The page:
fix dinner for the crowd. I could only have been gone 5 minutes and
when I came back in there was that horrible rodent upside down under the
bottle, with a death grip on the spout and blown up like a balloon!
Looked like a wino under a keg! I grabbed the water bottle to look and
saw that one tablespoon was gone. Crackers looked dejected that his
fluid spout was missing. By this time Don had heard me telling him "
LOOK, I TRY SO HARD TO SAVE YOU AND YOU DO THIS!" I stimulated, he peed
buckets, and Don is laughing so hard he is doubled over. After Crackers
was done peeing he waddles over to the cage bars and burps at me; this
sends Don into more fits of laughter as Crackers, with as much dignity
as a squirrel with a dragging belly can muster, turns and waddles into
his nest box. Ok, fox squirrels don't need water.
Food was also a source of concern. They could go through tons of it;
formula became one of the things that came in 5-lb. bags and when half
empty you reordered. Even though eating blocks, biscuits and other
things, that syringe with the formula was the big treat. I found out
too late that fox squirrels can be hard to wean. Gee, now you tell me.
As the greys were progressing on a normal note I was soon to find Dude,
although smaller, had just as many wacky traits as Crackers. One thing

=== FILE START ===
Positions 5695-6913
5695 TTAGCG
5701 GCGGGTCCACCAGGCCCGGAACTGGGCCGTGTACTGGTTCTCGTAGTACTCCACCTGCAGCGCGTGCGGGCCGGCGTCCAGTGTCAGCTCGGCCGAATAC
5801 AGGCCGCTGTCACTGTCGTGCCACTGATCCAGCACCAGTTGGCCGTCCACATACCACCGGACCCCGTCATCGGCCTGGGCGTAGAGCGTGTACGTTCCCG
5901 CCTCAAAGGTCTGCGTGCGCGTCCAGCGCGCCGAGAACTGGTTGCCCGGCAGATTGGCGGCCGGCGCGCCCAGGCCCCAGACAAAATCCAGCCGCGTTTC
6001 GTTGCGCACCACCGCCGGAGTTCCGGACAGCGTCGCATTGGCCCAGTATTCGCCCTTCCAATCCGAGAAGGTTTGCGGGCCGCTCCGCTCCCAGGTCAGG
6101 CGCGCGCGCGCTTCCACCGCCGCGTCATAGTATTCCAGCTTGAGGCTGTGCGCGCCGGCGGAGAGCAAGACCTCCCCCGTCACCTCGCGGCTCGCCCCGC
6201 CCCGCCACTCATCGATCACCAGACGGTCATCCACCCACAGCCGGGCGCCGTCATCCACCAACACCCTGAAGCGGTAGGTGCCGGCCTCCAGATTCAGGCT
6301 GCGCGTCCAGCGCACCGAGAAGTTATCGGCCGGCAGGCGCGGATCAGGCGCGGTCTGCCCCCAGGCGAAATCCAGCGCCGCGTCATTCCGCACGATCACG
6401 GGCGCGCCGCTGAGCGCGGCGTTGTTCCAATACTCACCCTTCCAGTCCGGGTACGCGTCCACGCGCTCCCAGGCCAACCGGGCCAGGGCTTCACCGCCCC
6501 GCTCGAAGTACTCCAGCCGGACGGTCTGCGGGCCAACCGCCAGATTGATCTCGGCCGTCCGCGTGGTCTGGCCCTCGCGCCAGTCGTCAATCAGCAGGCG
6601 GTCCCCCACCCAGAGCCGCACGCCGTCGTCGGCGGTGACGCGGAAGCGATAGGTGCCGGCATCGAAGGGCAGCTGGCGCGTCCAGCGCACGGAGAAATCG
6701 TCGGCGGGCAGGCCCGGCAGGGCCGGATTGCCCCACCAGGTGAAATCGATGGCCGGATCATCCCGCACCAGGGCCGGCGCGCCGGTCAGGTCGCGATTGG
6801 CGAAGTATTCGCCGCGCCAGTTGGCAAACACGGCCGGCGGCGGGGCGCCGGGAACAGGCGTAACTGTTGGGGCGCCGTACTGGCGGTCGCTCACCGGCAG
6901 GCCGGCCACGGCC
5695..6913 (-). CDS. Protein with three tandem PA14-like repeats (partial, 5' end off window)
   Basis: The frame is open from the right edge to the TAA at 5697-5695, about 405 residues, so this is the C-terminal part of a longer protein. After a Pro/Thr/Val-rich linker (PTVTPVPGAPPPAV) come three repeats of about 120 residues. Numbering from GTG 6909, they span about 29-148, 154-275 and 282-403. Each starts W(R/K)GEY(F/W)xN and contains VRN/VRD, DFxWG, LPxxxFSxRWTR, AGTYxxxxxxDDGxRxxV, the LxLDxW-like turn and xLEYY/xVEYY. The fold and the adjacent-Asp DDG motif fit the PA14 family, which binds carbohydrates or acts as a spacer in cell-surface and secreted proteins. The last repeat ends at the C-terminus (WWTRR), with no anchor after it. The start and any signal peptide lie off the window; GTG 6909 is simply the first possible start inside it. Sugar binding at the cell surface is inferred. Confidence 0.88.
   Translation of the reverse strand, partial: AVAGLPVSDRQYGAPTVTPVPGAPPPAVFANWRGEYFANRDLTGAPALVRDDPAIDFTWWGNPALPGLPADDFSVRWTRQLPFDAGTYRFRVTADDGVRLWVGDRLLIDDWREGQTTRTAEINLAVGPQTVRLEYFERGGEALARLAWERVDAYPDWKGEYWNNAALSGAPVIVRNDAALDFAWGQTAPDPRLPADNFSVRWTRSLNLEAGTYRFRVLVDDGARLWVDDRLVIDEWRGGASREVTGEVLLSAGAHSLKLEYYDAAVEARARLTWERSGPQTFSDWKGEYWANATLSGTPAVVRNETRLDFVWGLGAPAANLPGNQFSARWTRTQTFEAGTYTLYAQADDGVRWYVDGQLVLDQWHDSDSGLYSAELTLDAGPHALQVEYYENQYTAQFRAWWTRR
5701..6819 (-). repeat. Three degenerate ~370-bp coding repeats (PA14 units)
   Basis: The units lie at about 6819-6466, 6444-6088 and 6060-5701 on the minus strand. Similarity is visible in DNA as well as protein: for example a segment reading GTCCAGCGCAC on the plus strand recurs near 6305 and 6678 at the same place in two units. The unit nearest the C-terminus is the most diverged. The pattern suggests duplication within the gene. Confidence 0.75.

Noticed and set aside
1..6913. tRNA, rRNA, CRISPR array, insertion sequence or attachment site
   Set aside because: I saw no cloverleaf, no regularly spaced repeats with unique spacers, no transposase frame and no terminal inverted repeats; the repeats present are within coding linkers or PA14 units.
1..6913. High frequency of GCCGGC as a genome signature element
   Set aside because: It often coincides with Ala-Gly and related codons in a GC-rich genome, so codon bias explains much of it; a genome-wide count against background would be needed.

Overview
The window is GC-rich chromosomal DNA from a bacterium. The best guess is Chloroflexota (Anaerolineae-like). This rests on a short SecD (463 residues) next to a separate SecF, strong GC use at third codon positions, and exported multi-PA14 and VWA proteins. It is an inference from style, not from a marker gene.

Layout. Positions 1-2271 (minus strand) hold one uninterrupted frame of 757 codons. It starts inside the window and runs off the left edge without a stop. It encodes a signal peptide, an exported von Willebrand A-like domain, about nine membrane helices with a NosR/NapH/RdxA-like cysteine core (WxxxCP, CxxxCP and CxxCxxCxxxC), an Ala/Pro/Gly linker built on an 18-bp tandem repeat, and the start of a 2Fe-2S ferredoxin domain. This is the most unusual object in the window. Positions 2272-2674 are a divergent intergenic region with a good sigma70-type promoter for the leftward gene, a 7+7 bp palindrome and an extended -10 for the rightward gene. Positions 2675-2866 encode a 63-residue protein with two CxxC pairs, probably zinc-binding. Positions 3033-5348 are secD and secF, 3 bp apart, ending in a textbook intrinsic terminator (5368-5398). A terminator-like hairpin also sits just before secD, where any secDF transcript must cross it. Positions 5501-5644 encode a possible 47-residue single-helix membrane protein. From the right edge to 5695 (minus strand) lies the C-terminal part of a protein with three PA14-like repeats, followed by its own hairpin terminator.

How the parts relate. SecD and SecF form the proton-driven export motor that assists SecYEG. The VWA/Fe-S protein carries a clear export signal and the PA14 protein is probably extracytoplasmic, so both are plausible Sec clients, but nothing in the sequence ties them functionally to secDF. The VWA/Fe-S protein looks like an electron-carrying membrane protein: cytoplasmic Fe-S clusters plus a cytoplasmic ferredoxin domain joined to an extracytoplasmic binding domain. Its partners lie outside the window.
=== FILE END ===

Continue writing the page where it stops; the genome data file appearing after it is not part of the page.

that never changed was feeding time. Both squirrels would come pounding
to the cage door, pig noises included. When the door was opened they
would not wait to be lifted out but would grab onto my shirt, climb
right up grab the syringe, inhale the food, pad back down my shirt and
back into the cage. Gee, talk about feeling used. Anything in a
syringe was loved and cherished: you were what brought the syringe.
I really have to say here that both were growing (rapidly) into
beautiful animals, although Dude would never have the size of the big
guy he was much more agile, while Crackers was very laid back. Dude
liked to do what we called his moray eel impersonation. He would slowly
come out of his nest box (they were cardboard and the opening was even
with the perch) slowly, and not all the way, grab whatever struck his
fancy and slowly, back himself into the box. Whatever went in was never
seen again. The only problem with this was when my finger became the
prize. I was cleaning the perch when he slithered out gently, grabbed
my finger and went back in. "Ah, hey Dude I'm still attached." Not to
worry, he was just checking things out to see if it was a keeper. After
sucking on it a bit, and with no formula appearing, I guess he decided